Melbourne's Metropolitan Ambulance Service was in a "state of bedlam" this week when a botched upgrade disabled the service's Computer Aided Dispatch system for 24 hours.
In addition to turning up to jobs more than 10 minutes late, multiple ambulances were mistakingly turning up to the same emergency, while others doubled-back because the archaic manual radio fall-back system could not determine the closet available car.
A spokesperson for the Liquor, Hospitality and Miscellaneous Union (LHMU), which represents the Victorian Metropolitan Ambulance Service, said the system failed to restore after it was shutdown at 10pm on Tuesday (August 14, 2007).
On Wednesday, August 15, 2007, the system was completely disabled for 24 hours.
"They were taking so long to dispatch cars to jobs that 10 minutes had elapsed by the time they got around to the next code one [top priority] call-out ," he said.
"It was total bedlam out there; every crew would have gone home without a break.
"Ambulances were crossing over each other and were going where other units had just been."
The crash was the second in five weeks, after IT postponed the upgrade following an initial spate of maintenance problems that disabled the system overnight.
The downed dispatch system uses Automatic Vehicle Locators (AVLs) over GPS to pinpoint the location of the state's ambulances on a map, and automatically routes calls to the nearest available unit.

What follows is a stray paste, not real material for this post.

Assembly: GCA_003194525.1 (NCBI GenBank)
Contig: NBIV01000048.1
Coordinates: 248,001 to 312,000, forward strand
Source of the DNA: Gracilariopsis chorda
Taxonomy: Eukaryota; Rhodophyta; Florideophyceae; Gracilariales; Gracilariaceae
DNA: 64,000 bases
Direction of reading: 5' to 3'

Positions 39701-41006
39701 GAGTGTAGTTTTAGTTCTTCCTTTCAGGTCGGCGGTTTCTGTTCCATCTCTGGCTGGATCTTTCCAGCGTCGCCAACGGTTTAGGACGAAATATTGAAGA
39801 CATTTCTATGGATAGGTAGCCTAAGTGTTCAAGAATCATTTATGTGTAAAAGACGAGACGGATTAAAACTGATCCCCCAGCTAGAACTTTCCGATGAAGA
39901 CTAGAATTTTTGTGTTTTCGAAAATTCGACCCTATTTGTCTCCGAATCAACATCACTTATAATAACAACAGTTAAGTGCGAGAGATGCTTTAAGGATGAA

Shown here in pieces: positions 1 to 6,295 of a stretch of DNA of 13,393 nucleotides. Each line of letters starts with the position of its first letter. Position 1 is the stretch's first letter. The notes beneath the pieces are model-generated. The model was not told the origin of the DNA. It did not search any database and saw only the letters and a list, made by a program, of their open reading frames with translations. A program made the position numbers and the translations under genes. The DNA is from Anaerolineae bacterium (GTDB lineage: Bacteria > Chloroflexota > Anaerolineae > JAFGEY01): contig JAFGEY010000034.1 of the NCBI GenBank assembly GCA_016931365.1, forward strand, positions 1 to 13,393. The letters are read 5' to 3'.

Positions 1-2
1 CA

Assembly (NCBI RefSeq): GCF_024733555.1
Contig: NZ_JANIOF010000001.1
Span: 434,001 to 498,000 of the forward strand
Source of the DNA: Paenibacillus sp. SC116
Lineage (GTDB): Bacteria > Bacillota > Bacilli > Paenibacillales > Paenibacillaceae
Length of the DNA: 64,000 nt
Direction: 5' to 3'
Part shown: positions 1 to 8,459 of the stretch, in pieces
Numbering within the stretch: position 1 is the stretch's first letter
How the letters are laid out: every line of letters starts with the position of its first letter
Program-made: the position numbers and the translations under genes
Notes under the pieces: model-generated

A digital radio network alerts ambulances of call-outs using selective calling, and information including the job time, case number, address of incident, and a brief job description is sent to pagers inside the vehicles.
A mobile data terminal, similar to the on-board computers used by the police and fire services, was introduced last year to stream updated information to the pagers and reduce radio congestion.
A spokesperson for the Victorian government's Emergency Services Telecommunications Authority (ESTA), which took control of the dispatch system from its original designer Intergraph, said the system is updated every few years.
While he could not explain the exact details of the problem, he said it originated in the networking interface between two of the three emergency call centres, and has since been repaired.
"It was isolated when we found [problems] in data transfer from one call centre to another; there were a number of variables, but a solution has been devised which brought the other two centres back online," he said.
The system's time-to-answer call monitoring came under fire back in 2000 when it was found the routing architecture reset waiting times.
Unanswered calls were pushed though three tiered lines of priority after each call had rung-out for 15 seconds.